Saturday, February 20, 2010

Would 'Shutter Island' Have Been A Contenda?

Most everyone knows by now that Martin Scorsese's Shutter Island was originally set to be released on October 2nd of last year in hopes of being a major Oscar contender. However, back in late August, Paramout Chief Brad Grey came out and said that the best thing for the film and the studio would be an early 2010 release. At the time, the statement was a shocker, and led many to believe that this film was doomed to be forgotten, much like Joe Wright's The Soloist was. However, after seeing the fantastic piece of work that is Shutter Island, I firmly believe that it will be remembered as one of the director's most ambitious efforts. Variety is already reporting that the film took in an estimated $14 million on Friday night, and could be well on its way to becoming the director's highest-grossing film ever.

In terms of the style of the film and the subject matter, it is the furthest thing from Oscar bait, and had the original release date been kept, I doubt that it would have been in the Best Picture race. It certainly would have had a shot at the #10 slot, but I feel that reviews have been mixed and controversial to the point where it would have had trouble finding enough votes. I also believe that the Best Director race was too solidified to make room for Martin Scorsese. He might have been in the same boat as Clint Eastwood (Invictus), fighting for an outside shot at the #5 position, but I still think the love for Precious would have been enough to secure a nomination for Lee Daniels.

However, I can't help but believe Shutter Island would have had impact in some other major categories, such as the following:
  • Best Actor: Leonardo DiCaprio has been snubbed far too often by the Academy, and with Shutter Island, he is as good as he's ever been. Especially after being left out for his terrific work in Revolutionary Road, I think that the Academy might have felt the need to give him another nomination. The support behind Invictus continuously decreased throughout the awards season, and it's quite possible that DiCaprio could have jumped Morgan Freeman for a final spot in the top five.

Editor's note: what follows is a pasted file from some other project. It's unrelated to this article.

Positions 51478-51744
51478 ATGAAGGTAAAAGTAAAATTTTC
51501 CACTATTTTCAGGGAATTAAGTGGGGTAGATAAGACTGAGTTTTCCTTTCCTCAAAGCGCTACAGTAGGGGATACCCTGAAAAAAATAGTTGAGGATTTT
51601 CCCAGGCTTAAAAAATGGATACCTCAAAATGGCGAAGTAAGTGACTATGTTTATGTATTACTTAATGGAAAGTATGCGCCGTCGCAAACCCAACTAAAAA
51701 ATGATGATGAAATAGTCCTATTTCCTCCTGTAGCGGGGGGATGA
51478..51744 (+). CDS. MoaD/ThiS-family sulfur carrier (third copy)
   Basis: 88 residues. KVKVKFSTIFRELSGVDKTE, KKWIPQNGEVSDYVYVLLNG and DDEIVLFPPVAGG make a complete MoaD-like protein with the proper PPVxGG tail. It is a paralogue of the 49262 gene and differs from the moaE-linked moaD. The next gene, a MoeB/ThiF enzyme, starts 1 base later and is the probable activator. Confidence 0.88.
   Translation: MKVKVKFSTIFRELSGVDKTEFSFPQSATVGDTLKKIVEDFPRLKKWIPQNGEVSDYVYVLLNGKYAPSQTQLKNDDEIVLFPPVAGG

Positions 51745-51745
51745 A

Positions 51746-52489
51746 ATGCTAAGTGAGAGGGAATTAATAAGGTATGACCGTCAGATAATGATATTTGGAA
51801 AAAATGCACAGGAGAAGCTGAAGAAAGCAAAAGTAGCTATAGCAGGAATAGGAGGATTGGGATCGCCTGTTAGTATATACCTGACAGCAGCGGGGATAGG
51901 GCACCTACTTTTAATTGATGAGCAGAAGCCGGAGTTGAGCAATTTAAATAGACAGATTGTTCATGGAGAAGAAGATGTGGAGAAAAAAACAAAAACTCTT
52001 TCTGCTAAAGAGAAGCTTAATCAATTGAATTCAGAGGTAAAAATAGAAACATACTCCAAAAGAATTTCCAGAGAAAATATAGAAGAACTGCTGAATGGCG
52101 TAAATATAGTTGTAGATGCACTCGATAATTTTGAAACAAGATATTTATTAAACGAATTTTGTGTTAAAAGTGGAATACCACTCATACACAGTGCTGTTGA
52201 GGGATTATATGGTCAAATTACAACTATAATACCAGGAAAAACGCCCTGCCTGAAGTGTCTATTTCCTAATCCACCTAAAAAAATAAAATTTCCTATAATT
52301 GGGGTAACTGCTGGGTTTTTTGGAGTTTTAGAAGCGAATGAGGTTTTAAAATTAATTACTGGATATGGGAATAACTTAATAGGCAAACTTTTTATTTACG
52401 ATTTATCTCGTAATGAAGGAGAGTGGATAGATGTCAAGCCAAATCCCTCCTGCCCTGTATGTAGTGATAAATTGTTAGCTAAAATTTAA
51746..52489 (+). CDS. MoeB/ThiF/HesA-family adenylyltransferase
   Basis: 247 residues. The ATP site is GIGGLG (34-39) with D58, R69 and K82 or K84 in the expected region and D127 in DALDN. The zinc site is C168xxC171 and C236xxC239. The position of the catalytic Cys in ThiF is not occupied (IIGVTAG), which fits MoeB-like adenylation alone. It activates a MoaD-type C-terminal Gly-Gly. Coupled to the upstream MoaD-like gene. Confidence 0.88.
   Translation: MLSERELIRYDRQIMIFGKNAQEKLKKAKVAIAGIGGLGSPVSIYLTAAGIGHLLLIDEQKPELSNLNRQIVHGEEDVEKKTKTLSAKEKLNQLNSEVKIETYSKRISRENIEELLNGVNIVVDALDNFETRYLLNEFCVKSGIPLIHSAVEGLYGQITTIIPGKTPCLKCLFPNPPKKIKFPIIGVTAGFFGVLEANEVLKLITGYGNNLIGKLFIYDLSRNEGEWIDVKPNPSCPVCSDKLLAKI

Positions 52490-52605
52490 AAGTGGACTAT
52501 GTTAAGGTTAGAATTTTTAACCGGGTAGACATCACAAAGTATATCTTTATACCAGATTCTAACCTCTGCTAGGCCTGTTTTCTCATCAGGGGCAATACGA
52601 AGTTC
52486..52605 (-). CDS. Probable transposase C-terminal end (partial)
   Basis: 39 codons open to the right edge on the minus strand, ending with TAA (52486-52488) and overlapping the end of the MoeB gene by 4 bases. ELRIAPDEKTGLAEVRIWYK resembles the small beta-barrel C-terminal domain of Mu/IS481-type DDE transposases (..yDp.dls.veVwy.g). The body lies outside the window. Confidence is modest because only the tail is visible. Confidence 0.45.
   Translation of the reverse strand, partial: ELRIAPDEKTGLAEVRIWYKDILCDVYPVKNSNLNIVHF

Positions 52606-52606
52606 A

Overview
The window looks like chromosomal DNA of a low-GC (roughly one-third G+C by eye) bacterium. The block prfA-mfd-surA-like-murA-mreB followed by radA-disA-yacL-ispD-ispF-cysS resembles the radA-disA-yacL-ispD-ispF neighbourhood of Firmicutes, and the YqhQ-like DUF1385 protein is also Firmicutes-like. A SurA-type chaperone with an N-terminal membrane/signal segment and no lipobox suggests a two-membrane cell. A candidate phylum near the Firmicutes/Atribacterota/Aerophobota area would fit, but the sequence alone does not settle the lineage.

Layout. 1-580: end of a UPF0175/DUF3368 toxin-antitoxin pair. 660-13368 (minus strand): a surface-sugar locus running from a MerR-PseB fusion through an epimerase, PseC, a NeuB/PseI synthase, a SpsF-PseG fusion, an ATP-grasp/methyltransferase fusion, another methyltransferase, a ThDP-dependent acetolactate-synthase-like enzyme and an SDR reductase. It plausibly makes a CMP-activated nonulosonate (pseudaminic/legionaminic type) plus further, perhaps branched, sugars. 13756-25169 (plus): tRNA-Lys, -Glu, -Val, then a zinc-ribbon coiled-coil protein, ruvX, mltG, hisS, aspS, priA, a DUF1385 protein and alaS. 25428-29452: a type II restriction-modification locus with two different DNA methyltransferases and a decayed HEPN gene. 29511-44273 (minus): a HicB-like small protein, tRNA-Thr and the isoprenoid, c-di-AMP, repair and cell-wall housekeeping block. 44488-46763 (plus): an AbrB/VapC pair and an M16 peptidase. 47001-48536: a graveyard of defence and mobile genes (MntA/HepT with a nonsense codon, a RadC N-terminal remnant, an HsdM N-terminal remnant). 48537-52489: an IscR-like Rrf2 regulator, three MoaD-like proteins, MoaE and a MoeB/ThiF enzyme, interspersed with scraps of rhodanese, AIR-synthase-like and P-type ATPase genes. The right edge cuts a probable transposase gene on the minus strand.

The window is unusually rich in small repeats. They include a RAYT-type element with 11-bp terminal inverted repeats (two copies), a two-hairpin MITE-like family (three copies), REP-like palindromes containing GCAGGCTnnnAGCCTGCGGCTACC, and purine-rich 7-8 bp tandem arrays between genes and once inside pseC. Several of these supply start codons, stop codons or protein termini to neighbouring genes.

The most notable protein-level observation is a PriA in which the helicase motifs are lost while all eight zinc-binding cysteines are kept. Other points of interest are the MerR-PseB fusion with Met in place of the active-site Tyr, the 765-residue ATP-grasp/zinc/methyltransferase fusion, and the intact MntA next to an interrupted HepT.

• Best Supporting Actor: This was a relatively weak category that surprisingly offered no wild cards from the Academy. Everyone who had been expecting a nomination in this category -- based on the Globes and the SAGs -- got one. However, I think some of the players were weak enough where Ben Kingsley or Mark Ruffalo could have thrown a curveball into the race. Ruffalo is a well-liked and respected actor, and he hasn't quite gotten his due yet. Even though the role wasn't as meaty as it could have been, I'm sure there are plenty of voters out there who would have loved a chance to give this guy some well-deserved recognition. Ben Kingsley has the more flashy role of the two, but I have a hard time believing that the Academy would have given a nomination to this Oscar winner over a nomination-less old-timer like Christopher Plummer.
  • Best Supporting Actress: Michelle Williams had a very tricky role in this film, and a lot of the emotional impact relied on the effectiveness of her performance. She would have also been helped by the fluidity of the category, which features a last-minute nominee in the form of Maggie Gyllenhaal, and also, in the form of Penelope Cruz, a nominee that the Academy wouldn't have had too much trouble passing up after her Oscar-winning performance just a year ago. It also doesn't hurt that Williams gave an absolutely heartbreaking performance in Wendy and Lucy that ended up being shut out by Melissa Leo of Frozen River.
  • Best Adapted Screenplay: This would have been one of the toughest nods for Shutter Island to lock up, but it's stock would have been helped by another shaky category, and the well-respected source material. Dennis Lehane has proven to be an author that screenwriters should keep their eye on, as Mystic River received a Best Adapted Screenplay nomination back in 2004, and Gone Baby Gone came awfully close to one in 2008. The adaptation came courtesy of Laeta Kalogridis who, although she doesn't have many notable writing experiences to date, was attached as an executive producer for Avatar. Take that information for what you will, but it is certainly something that wouldn't have dimmed her chances.
That's my take on the issue. With all of the stunning performances in this film, I would have been shocked if it didn't receive at least one acting nomination. Do you think it would have had a shot in any other categories? Feel free to chime in about the technicals as well. 

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